Staying Healthy During the Back-to-School Rush

children walking into school

Children spend more time at school than in any other environment away from home. Schools provide a unique opportunity for partnerships focused on the child’s social, psychological, physical and mental development.

Diabetes Free SC (DFSC) is supporting two complementary organizations that focus on school-based wellness: the Alliance for a Healthier Generation and the Medical University of South Carolina (MUSC) Boeing Center for Children’s Wellness. Both organizations work with schools and school districts across our state to ensure our schools are the healthiest places they can be — for students, staff, families and communities.

In the back-to-school spirit, DFSC offers some of its favorite tips to make sure your family stays healthy during this busy time of year.

Plan meals ahead of time.

This is the busiest time of year for many families with school-aged children or for those who work in education. We often sacrifice healthy eating as we grab quick, convenient foods to save time. Consider meal planning or putting together make-ahead freezer meals that you can get on the table quickly and easily. Rotate with your friends or neighbors to share healthy meals during the first few weeks of school. Remember to keep fresh, healthy fruits and vegetables as the star of the menu!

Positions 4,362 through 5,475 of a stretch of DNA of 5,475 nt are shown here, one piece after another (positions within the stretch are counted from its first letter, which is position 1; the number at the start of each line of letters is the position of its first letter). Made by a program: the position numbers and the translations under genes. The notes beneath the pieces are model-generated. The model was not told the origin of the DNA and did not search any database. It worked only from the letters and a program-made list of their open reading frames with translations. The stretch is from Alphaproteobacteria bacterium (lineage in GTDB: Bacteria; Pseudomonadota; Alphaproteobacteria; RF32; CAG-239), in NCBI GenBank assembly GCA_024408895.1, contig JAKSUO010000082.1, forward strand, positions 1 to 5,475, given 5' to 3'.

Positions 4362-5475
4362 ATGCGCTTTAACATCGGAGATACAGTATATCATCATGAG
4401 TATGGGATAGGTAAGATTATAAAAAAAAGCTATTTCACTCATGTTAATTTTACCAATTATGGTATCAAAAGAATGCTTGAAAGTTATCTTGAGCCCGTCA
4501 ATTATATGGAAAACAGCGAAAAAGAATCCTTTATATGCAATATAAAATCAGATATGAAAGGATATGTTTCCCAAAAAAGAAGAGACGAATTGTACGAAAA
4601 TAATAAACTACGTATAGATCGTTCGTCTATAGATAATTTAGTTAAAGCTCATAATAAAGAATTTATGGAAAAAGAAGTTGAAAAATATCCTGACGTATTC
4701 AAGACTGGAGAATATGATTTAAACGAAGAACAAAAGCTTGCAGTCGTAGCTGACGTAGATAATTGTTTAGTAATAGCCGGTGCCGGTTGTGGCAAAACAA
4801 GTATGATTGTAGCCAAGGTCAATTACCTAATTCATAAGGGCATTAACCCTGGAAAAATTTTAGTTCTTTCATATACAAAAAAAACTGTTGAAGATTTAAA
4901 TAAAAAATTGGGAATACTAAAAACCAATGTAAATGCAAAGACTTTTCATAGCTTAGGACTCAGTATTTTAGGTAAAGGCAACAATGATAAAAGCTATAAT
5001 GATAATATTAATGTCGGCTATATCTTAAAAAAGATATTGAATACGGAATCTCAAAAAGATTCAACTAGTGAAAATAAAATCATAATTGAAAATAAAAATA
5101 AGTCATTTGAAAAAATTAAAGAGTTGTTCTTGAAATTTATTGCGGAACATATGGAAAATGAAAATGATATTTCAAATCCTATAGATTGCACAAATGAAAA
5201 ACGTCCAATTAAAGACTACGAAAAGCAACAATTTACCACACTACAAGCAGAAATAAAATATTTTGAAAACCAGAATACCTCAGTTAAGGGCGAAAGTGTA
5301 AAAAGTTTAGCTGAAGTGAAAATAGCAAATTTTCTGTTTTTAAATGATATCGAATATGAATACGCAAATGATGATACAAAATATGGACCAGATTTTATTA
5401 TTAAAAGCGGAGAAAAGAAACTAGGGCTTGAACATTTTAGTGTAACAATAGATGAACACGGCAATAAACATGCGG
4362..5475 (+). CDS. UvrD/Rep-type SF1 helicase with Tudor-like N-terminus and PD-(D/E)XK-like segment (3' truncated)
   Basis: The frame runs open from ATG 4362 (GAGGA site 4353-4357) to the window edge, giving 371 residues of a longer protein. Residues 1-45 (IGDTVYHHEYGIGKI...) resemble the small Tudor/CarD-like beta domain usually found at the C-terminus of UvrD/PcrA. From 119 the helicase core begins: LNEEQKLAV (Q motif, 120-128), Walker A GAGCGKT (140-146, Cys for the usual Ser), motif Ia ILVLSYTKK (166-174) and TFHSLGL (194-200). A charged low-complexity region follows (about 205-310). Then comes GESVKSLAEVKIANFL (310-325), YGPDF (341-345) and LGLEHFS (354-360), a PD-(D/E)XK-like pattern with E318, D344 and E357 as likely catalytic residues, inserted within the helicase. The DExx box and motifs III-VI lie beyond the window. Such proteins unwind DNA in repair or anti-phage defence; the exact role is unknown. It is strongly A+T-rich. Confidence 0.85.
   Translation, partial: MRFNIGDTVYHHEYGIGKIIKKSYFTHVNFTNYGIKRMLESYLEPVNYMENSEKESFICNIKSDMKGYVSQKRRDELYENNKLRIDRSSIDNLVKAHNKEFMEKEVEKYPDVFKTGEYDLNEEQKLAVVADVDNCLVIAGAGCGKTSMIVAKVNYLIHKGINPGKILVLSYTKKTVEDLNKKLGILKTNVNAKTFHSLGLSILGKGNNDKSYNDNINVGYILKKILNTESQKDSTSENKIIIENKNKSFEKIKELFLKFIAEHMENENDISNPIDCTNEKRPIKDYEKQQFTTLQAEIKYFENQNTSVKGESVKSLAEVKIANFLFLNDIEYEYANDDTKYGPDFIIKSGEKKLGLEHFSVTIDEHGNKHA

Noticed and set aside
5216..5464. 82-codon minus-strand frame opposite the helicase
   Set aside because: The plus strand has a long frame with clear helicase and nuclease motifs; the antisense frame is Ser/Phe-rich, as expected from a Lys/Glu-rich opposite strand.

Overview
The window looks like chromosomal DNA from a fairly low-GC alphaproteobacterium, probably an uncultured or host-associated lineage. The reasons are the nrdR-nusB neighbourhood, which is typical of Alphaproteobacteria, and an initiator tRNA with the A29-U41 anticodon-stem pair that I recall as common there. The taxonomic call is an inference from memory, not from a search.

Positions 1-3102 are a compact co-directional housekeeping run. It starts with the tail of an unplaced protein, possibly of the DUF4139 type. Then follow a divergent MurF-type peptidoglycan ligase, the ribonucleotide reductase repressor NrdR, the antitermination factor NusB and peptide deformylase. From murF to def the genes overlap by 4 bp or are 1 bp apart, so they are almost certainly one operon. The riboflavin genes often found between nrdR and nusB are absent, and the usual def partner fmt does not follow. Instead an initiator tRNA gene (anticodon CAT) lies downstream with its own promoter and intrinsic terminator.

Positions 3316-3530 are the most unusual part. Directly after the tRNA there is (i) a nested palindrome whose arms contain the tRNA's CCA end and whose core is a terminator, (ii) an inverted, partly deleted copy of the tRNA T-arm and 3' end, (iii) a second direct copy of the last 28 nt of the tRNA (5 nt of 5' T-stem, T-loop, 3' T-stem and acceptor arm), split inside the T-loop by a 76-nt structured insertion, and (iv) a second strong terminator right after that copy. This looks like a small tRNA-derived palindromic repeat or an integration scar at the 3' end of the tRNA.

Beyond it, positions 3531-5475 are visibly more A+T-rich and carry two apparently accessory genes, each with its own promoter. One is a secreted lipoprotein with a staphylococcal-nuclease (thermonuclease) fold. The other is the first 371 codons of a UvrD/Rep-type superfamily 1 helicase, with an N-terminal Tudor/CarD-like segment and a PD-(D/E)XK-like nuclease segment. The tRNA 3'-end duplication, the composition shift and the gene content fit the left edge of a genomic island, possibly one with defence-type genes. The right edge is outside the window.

Stay active.

Take advantage of opportunities to move more on your way to or from school. Try to walk or bike when the weather allows. Do you live in a rural community or in an area where walking or biking to school isn’t possible? Talk to your school and other families about coordinating safe walk-to-school events from a designated meeting place.

Take a deep breath.

While a new school year is exciting, it is often a busy and stressful time for many families. Remember to take time for yourself, especially when schedules and to-do lists get overwhelming. Try meditating, reading, walking or practicing a hobby. Be sure to check in on your neighbors and the students in your life. Setting a good example and encouraging conversations about mental and emotional health can help create positive, lifelong habits for children and youth.